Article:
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J'singhpur Fishermen in Deep Water over Colour Code for Boats

The Fisheries Department finds it tough to implement the colour code for mechanised fishing boats with the boat operators opposing the move.

Published: 30th July 2014 08:42 AM  |   Last Updated: 30th July 2014 08:42 AM   |  A+A-

Boats

PARADIP: The Fisheries Department finds it tough to implement the colour code for mechanised fishing boats with the boat operators opposing the move. The Coast Guard wanted boats operating in coastal States to follow the colour code as a national security measure.

The State Government implemented colour code for sea-bound fishing vessels as part of refurbishment of coastal security mechanism. Since the colour code was made mandatory, the owners of registered vessels not adhering to it will have to forfeit the licence.

All the fishermen and trawler owners were directed to paint their boats in red and black colours. As approved by the Fisheries Department, trawlers and mechanised boats would wear largely red look. While the cabin and hull will have red colour, top bottom portions would be black. Boat owners would bear the cost of colouring.

The Fisheries Department has set the deadline of September 28 for the  process.

If the code is not implemented, different benefits and renewal of licence would be stopped, the Department directed.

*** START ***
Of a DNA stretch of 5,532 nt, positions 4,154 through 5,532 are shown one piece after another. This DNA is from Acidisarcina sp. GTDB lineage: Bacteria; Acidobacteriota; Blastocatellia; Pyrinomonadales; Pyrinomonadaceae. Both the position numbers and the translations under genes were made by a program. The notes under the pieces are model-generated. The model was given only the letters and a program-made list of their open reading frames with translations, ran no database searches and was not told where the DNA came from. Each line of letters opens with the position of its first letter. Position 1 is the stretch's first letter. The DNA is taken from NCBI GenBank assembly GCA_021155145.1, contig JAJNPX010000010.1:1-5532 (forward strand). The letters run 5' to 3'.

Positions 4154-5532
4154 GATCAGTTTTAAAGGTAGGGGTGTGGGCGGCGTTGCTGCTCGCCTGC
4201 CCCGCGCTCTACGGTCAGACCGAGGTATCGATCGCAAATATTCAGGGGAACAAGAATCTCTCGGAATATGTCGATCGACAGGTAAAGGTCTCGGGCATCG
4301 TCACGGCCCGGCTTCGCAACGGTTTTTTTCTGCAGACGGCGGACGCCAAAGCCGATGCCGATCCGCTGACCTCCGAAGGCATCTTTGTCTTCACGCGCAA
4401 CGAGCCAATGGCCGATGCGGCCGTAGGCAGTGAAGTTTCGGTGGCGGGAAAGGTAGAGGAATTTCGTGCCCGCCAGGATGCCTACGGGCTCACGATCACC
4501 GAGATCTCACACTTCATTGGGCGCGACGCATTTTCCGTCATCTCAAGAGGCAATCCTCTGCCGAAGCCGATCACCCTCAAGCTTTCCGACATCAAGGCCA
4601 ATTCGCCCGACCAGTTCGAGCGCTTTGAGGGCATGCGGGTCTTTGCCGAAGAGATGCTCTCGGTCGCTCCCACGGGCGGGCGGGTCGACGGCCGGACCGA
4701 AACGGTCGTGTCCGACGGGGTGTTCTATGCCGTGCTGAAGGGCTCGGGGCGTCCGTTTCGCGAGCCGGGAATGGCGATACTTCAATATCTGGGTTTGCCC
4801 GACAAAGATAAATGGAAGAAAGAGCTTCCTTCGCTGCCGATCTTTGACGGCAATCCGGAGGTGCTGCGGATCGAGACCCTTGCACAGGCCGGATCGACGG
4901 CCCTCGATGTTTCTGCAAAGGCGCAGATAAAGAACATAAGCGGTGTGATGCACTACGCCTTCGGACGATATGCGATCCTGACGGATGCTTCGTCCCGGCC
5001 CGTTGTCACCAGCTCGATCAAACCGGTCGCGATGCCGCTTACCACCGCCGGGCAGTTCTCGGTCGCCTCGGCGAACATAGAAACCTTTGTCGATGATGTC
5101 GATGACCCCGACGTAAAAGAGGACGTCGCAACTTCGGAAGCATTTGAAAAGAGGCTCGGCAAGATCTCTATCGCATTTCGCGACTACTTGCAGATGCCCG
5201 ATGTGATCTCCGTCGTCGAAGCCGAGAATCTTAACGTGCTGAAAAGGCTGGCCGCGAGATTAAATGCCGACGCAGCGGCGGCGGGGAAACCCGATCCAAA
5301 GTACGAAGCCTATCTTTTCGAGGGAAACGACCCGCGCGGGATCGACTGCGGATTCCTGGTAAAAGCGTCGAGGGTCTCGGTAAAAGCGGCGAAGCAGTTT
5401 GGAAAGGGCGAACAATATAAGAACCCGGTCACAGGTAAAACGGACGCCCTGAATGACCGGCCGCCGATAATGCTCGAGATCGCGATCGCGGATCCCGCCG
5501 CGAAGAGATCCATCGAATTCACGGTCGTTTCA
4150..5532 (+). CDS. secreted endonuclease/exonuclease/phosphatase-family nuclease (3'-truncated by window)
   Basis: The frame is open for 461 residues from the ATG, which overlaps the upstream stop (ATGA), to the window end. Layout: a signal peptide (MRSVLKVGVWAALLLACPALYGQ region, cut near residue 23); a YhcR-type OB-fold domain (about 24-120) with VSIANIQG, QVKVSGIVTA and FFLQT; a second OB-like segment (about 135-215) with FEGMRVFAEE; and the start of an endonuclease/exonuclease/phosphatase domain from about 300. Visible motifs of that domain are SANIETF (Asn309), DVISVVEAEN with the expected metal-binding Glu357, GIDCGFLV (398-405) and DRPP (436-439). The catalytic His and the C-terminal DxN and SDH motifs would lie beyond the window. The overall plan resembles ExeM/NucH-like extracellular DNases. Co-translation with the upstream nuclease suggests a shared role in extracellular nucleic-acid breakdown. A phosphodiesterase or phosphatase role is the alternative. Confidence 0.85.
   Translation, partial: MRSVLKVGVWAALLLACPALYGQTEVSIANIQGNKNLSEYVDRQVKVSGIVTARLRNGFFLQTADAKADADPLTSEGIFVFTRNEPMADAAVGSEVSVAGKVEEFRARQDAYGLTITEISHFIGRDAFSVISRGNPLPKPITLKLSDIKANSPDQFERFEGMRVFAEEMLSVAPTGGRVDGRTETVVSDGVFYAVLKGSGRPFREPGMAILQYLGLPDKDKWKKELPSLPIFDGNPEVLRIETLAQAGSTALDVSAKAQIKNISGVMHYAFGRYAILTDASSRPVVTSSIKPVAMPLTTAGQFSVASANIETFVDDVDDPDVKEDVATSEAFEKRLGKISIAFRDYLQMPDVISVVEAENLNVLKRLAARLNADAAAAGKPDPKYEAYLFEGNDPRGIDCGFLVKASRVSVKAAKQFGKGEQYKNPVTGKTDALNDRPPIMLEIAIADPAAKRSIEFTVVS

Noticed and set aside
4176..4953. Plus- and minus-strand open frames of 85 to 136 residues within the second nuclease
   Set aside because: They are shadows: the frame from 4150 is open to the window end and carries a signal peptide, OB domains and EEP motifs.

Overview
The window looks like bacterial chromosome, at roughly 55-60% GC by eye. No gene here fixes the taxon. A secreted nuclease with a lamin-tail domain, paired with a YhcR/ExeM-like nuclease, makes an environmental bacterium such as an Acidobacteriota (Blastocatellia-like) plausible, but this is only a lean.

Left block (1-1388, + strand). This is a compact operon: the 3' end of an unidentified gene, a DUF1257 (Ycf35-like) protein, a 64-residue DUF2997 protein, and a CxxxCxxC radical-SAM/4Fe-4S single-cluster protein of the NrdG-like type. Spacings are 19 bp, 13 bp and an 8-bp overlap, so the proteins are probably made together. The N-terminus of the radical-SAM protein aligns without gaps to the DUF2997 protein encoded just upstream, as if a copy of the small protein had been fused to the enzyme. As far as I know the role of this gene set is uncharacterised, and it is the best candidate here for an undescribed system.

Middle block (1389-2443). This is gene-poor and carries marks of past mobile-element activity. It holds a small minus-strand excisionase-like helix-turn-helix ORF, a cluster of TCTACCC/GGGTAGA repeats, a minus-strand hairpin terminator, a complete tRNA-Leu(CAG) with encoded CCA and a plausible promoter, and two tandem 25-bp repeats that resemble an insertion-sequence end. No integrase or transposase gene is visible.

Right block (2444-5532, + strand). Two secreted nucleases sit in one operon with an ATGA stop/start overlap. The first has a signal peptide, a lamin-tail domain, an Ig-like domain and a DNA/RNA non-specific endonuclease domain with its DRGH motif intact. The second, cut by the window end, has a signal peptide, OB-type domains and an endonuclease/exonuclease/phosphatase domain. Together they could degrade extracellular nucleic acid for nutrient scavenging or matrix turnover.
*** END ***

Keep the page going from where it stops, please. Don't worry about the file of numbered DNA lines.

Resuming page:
But, the boat and trawler owners expressed their inability to follow the code. President of Orissa Marine Fish Producers Association (OMFPA) Sumant Kumar Biswal said since there is no dry dock facility in Paradip, they would face problem to implement the colour code. Nearly `50,000 would be required for painting the boats.

Biswal said as only 25 to 30 trawlers can be berthed at Paradip fishing harbour, it is very difficult for nearly 900 boat owners to paint their trawlers within two months, particularly during rainy season. “The boats will not dry during rainy season for which we have sought the intervention of Fisheries Department to extend the deadline,” he added.

Religious sentiments and colour preferences too prevent the fishermen from going ahead with process. A Telugu fisherman Appa Rao said, “Most of us have our own sentiments. The colour of a boat is decided according to the deities we worship. By changing the boat’s colour, we fear that the catch will come down.”

As per the Merchant Shipping Rules (Registration of Indian Ships), it is mandatory for shipping boats to have  names written in English, Hindi and regional language but no steps have yet been taken to write the names of boats and its registration number in regional languages.

Additional Fishery Officer, Marine, Gyana Ranjan Samal said there is no strict instruction to paint the name of boat and its registration in regional language. Any violation of colour code would compel the Marine Police and Coast Guard to take action against them, he added.



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